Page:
It has also been claimed that Rollo was from Norway, again of aristocratic lineage, but this claim appears later in the 11th century CE and was popularized in the 12th century CE in the works of William of Malmesbury (c.1095-c.1143 CE). Rollo’s grandson, Robert II Archbishop of Rouen (r. 989-1037 CE) was known as Robert the Dane and it is also clear that the majority of Viking raiders came from Denmark so a Danish origin is not only probable but reasonable. There is no clear consensus on this, however, and recent efforts to finally substantiate Rollo’s origins have failed.
In 2016 CE, Norwegian archaeologists were granted permission to open the tomb of Rollo’s grandson Richard I (r.942-996 CE) and great-grandson Richard II (r.996-1026 CE) but found that the bodies in the sarcophagus belonged to neither of these men and, in fact, were much older than the time of the Viking raids. Most likely, according to the archaeologists who opened the tomb, the two bodies were placed in the sarcophagus from another grave and those of Richard I and II relocated at an unknown point in the past to protect them from grave robbers. However that may be, it sheds no light on Rollo’s origins.
Dudo’s account of Rollo’s life, and therefore his Danish origins, has been repeatedly challenged by scholars who point out the obvious Christianization of the man and his actions. Even so, Dudo’s work is the first to record anything about Rollo (it was commissioned by Richard I) and he had access to Rollo’s immediate descendants as well as documents which were then lost.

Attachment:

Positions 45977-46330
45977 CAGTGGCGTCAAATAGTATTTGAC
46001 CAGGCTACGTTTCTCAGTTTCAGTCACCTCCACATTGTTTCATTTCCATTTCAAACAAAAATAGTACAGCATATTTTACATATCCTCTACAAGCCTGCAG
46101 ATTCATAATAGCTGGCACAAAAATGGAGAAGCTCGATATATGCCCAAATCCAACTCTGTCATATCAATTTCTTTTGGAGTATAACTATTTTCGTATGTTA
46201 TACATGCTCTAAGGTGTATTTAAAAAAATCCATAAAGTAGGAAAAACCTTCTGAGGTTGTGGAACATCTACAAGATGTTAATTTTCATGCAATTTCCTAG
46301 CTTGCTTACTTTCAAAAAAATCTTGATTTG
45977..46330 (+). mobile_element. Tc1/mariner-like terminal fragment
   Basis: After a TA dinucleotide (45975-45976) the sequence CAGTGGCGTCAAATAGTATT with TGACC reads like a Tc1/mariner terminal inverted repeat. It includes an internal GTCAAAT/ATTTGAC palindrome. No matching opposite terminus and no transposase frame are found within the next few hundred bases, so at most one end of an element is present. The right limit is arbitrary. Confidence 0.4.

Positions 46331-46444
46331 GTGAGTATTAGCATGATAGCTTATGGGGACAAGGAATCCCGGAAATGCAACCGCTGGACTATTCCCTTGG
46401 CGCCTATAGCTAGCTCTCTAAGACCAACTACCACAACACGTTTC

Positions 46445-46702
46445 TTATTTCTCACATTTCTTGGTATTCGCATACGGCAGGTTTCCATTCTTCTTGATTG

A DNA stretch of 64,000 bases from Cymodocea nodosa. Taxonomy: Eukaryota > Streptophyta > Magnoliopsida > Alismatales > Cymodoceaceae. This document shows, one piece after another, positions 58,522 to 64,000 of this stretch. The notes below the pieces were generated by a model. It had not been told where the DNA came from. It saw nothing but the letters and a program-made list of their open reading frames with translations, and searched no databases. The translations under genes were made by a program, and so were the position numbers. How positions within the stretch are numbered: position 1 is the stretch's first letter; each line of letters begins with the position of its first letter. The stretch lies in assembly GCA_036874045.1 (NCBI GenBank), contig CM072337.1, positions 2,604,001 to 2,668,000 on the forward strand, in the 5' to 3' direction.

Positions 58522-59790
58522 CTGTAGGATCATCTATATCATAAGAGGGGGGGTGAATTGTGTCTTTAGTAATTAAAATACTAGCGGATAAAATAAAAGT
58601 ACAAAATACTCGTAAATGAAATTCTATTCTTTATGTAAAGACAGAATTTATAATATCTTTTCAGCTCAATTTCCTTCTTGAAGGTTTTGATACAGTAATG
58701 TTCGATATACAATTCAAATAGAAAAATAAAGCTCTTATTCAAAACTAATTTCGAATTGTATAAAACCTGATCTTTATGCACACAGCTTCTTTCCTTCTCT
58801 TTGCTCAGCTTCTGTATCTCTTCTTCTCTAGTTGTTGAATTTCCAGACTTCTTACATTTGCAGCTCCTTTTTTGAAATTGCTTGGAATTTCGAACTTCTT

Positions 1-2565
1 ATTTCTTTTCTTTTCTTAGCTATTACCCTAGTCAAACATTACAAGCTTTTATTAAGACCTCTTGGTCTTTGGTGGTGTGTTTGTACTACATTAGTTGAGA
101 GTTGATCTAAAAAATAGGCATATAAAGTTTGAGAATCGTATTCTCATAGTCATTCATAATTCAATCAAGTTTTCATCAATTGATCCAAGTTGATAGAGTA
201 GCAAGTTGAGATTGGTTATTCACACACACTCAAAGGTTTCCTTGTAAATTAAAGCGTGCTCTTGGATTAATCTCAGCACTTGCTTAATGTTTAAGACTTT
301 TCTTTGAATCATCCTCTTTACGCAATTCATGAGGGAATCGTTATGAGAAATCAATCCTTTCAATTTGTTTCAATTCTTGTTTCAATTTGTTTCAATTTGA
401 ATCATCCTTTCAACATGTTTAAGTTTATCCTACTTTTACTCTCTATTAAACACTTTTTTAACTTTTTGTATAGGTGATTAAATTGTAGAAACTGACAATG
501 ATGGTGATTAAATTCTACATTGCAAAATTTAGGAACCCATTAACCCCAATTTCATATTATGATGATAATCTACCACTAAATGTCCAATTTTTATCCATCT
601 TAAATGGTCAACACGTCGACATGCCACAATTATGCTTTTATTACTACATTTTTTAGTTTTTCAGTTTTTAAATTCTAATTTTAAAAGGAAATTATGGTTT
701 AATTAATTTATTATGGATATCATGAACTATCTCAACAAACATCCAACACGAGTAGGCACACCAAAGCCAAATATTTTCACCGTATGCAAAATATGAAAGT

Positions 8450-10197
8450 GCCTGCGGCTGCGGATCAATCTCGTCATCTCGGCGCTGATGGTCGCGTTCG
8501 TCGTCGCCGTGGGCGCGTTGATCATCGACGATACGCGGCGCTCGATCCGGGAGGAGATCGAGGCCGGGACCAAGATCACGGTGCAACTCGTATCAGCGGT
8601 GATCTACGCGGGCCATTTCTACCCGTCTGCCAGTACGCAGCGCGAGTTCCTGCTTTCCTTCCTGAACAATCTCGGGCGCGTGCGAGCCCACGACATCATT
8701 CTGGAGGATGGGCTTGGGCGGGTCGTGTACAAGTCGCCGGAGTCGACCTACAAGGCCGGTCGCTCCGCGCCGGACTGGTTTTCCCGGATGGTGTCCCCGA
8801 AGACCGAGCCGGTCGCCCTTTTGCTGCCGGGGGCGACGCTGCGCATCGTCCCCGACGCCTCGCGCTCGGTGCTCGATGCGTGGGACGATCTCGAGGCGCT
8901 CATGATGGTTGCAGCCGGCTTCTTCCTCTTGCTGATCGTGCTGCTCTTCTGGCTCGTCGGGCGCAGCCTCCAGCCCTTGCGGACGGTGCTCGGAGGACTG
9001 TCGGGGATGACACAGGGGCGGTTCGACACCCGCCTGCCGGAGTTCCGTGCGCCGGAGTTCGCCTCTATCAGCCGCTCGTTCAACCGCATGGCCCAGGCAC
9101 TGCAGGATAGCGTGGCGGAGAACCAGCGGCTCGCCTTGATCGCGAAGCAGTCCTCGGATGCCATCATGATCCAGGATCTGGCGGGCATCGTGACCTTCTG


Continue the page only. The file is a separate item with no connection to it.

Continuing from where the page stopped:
Every later writer on Rollo, including William of Malmesbury, drew on Dudo’s work for their own accounts and so, in spite of later claims of a Norwegian origin, it is most likely Rollo was from Denmark, as Dudo claims, even though many scholars prefer the Norwegian claim of the later Icelandic chronicler/historian Snorri Sturlson (1179-1241 CE) because they find corroboration for his claims in the earlier work of Richer of Rheims (10th century CE). As with many great Viking figures, the legend of Rollo of Normandy eventually overshadowed and then obscured the man’s actual life.
It is certain, however, that he was a Viking chieftain who conducted raids in the Kingdom of West Francia. The chronicler Flodoard (c.893-966 CE) describes a Viking raid c. 876 CE which devastated the region around Rouen and this corresponds to what Dudo says of Rollo’s activity in the region at the same time. Viking raids in Francia began in 820 CE and continued regularly, with ships making easy incursions up the Seine River, until the peace was concluded with Rollo in c. 911 CE.
The first raid in 820 CE was unsuccessful because the Vikings had no idea of who or what they would encounter once they landed. They were therefore easily defeated by the shore guard and, suffering losses, retreated. When they returned in 841 CE, under the command of Asgeir, they were much better prepared. They sacked and burned Rouen and carried off enormous amounts of loot. This raid was followed by the Norse chieftain Reginherus' 845 CE siege of Paris which only concluded when Charles the Bald (r.843-877 CE) paid the Vikings to leave.